I like the visual aesthetics of the nude female form, so I spend my off-time drawing and painting the female form, especially on found objects like cardboard from shoe boxes or wood which has a collage appeal.

Do you have a summer reading list?

Besides design books, I’m really into two books right now, The History of the World in 100 Weapons by Chris McNab and Making Things Move by Dustyn Roberts.

Sam Pedicelli

Where does your inspiration come from?

I take a lot of my inspiration from feminist artists, some contemporary, some historical, both stain painters and artists that work with embroidery, something that I try to combine in my work. My interest in embroidery has inspired me to study fibre based art.

What process or methods were you studying at the time that may have influenced you to create these images?

It was from my first abstract painting class at OCAD, which provided me with the basis to understand abstract art better.

 

 

 

 

 

 

 

 

 

Do you have a summer reading list?

No, I’ve only been reading artists interviews as in the case of sculptor and installation artist Jessica Stockholder.

Emily Waknine

Where does your inspiration come from?

Pictures, paintings, painters, drawings, materials, films, photographs.  A lot of my work comes out of exploring  and playing with materials.

What process or methods were you studying at the time that may have influenced you to create these images?

I am very interested in collage for the past year as my means of expression. I was fixated on images of body builders with defined muscles, and I wanted to incorporate biology textbook illustrations of functions of the body with machine imagery. I have been obsessed with grid systems which is why I use isometric and grid paper as the base of my drawings and collages. For these works I wanted to explore the similarities between bodies and machines, functions of the brain and computer processor.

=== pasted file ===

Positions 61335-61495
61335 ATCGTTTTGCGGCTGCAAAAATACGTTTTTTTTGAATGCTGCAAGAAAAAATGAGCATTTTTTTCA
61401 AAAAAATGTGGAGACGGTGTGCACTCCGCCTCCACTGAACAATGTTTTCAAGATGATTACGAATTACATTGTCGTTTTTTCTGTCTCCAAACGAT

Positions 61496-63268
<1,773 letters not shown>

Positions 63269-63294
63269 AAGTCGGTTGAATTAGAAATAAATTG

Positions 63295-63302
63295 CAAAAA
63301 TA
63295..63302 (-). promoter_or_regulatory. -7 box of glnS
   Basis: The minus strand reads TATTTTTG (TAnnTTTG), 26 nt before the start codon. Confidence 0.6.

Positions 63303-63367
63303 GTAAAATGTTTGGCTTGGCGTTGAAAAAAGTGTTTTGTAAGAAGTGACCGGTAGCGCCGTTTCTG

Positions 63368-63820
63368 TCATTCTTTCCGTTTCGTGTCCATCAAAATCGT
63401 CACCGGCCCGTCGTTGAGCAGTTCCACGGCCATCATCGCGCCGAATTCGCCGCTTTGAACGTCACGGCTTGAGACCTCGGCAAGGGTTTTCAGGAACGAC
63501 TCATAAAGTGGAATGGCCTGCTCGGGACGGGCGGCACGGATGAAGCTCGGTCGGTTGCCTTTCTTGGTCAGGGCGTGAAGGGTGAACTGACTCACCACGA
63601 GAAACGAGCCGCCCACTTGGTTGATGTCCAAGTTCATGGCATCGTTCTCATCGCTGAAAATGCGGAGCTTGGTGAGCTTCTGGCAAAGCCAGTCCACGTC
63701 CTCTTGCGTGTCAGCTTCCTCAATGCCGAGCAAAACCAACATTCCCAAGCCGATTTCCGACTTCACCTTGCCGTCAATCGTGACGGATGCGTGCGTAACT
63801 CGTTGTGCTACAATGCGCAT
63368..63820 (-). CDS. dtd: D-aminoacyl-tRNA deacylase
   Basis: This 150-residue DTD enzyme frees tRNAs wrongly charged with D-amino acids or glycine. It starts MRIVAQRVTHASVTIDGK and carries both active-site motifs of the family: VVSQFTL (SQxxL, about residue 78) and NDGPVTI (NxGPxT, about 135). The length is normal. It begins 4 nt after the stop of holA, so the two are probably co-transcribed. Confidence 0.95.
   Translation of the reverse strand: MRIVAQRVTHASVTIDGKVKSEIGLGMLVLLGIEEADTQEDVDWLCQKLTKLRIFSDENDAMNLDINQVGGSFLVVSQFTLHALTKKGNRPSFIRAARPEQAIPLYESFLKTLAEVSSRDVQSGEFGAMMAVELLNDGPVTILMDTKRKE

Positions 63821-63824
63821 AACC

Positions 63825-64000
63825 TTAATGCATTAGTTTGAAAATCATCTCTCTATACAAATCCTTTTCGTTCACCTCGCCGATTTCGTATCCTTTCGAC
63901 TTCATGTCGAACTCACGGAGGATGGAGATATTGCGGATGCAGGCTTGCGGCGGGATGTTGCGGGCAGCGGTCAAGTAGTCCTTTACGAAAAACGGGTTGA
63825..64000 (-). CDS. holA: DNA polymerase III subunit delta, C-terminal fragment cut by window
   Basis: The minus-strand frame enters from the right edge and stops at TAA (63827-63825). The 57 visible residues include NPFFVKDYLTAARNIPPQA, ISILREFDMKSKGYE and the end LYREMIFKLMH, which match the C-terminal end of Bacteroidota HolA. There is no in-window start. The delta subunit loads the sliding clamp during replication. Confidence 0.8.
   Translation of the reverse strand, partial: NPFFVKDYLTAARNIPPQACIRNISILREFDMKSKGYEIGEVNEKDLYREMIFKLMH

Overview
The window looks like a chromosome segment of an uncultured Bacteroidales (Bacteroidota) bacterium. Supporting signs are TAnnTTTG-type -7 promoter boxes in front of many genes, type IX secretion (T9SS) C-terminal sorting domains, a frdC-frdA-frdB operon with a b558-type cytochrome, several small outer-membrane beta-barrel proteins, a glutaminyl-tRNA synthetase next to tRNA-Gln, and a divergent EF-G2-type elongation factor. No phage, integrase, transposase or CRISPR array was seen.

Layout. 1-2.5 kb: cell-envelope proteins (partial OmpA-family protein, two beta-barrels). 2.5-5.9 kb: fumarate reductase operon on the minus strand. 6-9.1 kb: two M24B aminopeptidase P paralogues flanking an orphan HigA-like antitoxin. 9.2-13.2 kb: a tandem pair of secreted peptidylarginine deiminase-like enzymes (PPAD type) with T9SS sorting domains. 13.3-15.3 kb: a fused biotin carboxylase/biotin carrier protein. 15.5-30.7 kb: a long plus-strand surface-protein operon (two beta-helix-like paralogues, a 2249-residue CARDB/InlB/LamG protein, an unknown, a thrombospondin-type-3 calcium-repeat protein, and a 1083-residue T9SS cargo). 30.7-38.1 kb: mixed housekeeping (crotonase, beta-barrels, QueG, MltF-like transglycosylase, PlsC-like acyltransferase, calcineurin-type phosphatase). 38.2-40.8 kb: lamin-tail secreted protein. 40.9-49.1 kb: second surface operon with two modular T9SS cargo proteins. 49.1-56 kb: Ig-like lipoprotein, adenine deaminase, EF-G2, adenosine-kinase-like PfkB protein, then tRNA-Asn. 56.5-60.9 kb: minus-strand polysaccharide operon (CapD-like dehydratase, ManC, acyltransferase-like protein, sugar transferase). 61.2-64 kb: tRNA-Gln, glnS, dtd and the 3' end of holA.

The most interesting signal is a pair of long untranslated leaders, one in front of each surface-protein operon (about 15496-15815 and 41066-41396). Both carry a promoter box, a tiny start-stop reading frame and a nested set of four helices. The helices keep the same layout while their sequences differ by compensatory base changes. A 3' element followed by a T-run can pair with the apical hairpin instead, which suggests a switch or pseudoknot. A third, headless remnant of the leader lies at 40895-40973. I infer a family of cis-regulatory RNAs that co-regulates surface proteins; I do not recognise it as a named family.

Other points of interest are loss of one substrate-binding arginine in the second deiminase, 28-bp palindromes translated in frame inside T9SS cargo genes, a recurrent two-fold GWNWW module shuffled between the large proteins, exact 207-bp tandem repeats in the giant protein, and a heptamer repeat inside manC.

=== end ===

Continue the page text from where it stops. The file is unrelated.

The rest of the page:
Do you have a summer reading list?

I’m currently reading Just Kids by Patti Smith. I like it a lot.

Sab Meynert

Where does your inspiration come from?

Right now from the people that I create with. I have noticed that its not a specific thing but the people around me that have amped me up to be passionate.

What do you enjoy most about studying art?

I can translate what I learned into life experiences and it seems to be a sustainable thing because it comes from within.

What are your plans when you graduate?

Move to San Francisco, be famous and go to Iceland.

To learn more about Sab, please read her student profile.

 

30

07 2013

TDSB Open Art Exhibition

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TDSB Open Art Exhibition

Currently on exhibition at the Learning Zone is the third annual Open Art Exhibition organized by the Toronto District School Board.

On exhibition are artworks from a variety of genres such as painting, photography, video, sculpture and mixed-media which showcase the talents and creativity of future artists and designers from over thirty schools in the TDSB.

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Sir Wilfred Laurier C.I.

The opening reception was well attended, with generous support from parents, teachers, students and members of the OCAD University community. Speakers included Christine Jackson, Program Coordinator of the Arts TDSB, Sarah McKinnon, Acting President OCADU, and Jan Sage, Director of Admissions & Recruitment OCADU.

Special thanks to the TDSB Steering Committee for their dedication to the students and continued commitment to the arts, making the third annual Open another spectacular exhibition. Members of the steering committee included Lisa Sanders, Intsructional Leader, Visual Arts & Media Arts; Christina Yamoi, Martingrove C.I.; Andrea Rappos, Dr. Norman Bethune C.I.; Yolanda Mak, Ursula Franklin Academy and Mike Herman, Lakeshore C.I. As well as Robert Murphy, Exhibition Facilitator for TDSB Arts Department; Daniel Turner, Intern from OISE and the student MCs, Laila Straxds and Athar Mohiuddin from Martingrove C.I.

The exhibition runs until May 26th.

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05 2012